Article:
He was a lurker, they weren’t supposed to see him. But it’d been so long since anyone had reacted to his presence, he couldn’t help but wave back. The children smiled and hollered at him.
From that day on, he lurked closer to at the edge of visibility. At first, most hikers didn’t notice. But soon word spread.
He has become an attraction in his own right and he never disappoints his audience. At the first sign of a hand raised in greeting, the waving ghost of the creek fades into view and responds. He’s the local tourist office’s dream.
It’s been a while since my first MFtS catch-up story, hasn’t it? It didn’t turn out the way I wanted, but I’m writing with a massive headache today and that never leads to noteworthy prose.
The team headed toward the island not sure what they would find when they arrived.
Let me put it this way: If they’d been told, they wouldn’t have believed it, anyway. So it was just as well that we left them in the dark. But I’ll admit that it made for a nasty surprise.
Give them credit, they handled the mutants well once they got over the initial shock. Shame they couldn’t wipe all of them out, isn’t it? They put quite a dent in the population, though – a good start.
And credit to you. You put together an almost perfect team. Do it again – same level of smarts and tenacity but with better aim.
Mondays Finish the Story has been one of my favourite flash fiction challenges, and I was sad to hear that Barbara, the host, had lost her fight against cancer last weekend. I’ve decided to go back and use all the prompts I missed – that will make me think of her once a week. This is the first one.
I watched the vulture looking at me hungrily as I lay on the ground bleeding and injured.
Why did I keep trying? I’d shouted myself hoarse hours ago; I knew nobody would save me. I’d been warned. I didn’t believe the tales. The zoo animals I remembered from before the collapse had taken over the park and NW1? Pu-lease.
But I’d seen proof that animals were much better at adapting to circumstances humans found challenging. If I made it back – unlikely, given the state of my leg wound – I’d report the beast that had attacked me must have been a cross between wolf and labrador.
No, chances were I’d make this bird a handsome dinner.
If you’re a regular reader, this might remind you of The Zoologist’s Favourite Tiger. Same world, a bit later, I reckon. I love this idea but I’ll have to forget about this world. It’s only six days until NaNoWriMo and I’ve Scarlett to rewrite, so I cannot run with any plot bunnies this year…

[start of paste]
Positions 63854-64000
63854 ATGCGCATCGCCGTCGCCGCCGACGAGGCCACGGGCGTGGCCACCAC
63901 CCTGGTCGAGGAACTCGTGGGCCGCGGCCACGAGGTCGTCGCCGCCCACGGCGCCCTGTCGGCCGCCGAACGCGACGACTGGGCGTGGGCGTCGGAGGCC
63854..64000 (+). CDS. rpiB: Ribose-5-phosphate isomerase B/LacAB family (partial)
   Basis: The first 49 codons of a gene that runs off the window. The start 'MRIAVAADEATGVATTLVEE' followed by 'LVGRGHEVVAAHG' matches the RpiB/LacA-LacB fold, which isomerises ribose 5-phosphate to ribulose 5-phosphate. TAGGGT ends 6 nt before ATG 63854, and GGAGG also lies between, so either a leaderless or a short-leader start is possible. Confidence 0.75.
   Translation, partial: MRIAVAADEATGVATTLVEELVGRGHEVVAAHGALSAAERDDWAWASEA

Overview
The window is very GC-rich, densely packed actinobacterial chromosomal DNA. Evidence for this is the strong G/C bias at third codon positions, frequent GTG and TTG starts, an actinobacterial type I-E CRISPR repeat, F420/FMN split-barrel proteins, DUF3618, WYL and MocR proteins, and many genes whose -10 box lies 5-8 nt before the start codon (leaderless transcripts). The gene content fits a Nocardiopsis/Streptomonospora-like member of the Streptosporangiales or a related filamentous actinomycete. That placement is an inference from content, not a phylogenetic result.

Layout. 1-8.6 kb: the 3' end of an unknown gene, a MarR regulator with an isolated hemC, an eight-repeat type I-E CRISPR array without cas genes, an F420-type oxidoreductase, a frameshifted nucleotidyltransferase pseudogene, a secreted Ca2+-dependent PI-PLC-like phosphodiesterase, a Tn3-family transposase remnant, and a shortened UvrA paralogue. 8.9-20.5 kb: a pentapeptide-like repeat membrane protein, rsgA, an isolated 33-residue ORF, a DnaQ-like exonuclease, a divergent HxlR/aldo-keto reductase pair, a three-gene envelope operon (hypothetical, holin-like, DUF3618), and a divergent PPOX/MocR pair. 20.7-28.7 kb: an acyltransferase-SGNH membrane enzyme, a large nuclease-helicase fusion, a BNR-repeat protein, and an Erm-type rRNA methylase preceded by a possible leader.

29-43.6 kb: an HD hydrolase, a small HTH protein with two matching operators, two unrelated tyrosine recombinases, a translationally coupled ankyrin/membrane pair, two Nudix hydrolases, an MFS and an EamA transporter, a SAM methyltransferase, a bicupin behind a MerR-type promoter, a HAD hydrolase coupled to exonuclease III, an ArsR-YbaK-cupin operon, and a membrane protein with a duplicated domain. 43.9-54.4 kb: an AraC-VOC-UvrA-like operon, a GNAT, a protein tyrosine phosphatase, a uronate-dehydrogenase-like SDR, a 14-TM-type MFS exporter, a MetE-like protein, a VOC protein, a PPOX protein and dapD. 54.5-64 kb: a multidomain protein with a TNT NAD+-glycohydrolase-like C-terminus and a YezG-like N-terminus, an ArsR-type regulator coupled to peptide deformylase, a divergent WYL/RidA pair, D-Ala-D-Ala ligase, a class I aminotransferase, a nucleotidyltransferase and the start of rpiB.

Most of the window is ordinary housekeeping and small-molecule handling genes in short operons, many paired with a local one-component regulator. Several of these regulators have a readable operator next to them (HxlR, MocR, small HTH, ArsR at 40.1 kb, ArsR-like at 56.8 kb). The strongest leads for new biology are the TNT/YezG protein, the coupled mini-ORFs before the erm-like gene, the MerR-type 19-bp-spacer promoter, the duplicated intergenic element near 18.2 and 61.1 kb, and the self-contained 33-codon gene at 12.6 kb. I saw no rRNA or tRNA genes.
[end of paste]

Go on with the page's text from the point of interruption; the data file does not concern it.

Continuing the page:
Raise your hand if you’re nanoing – I think I’ve lost count.
Not knowing what to expect, he made his way into the dark of the forest.
The instant he stepped in, the sun went away; the forest was all dimness and cool. He held his hands out – it seemed important not to run into a tree – and walked on. He specialised in making a fool of himself, but he’d come here to change that. No matter the price.
While he snailed into the trees, he listened. The old, fir-green-eyed woman had said that if he couldn’t hear the bells, he would never find them. He checked his pocket for candle and matchbox. At the first tinkling of bells, he lit the candle to summon a faerie.
Few knew about the castle hidden inside the island.
He thought too many knew, but what was an underground king to do? He needed supplies. His army, if not out raiding, would eat round the clock; if they went on too many raids, their enemies might track them here.
His queen, despite the lack of occasion to show off her tailor’s skills, demanded more silk and velvet; she had to keep up with the fashion, should he ever changed his mind and allowed her to host a ball.
Each supply run cost extra to buy the ferrymen’s silence. Bribes meant more raids, raids meant more worry. It never stopped.
A rather week story for MFtS this week, but it seems this is the best I can do.
That means I have to choose my favourite three September stories. I knew what my no. 1 would be when I published it because I think it’s by far the best thing I’ve written in yonks; the rest of the list was much harder.
She’d been here for over a century. Sometimes she still missed her apple tree on the small island. Yet only when the tree blossomed and the buzzers’ inelegant wings annoyed her would she wish for her magic. Losing it had been the price for her escape; she hardly found herself summoning a spell that wouldn’t work these days.
When the Englishmen with whom she’d arrived left, she wondered if she ought to return, too. She’d left home for a reason. There was no guarantee she’d have her magic back. And the mangoes were ripe.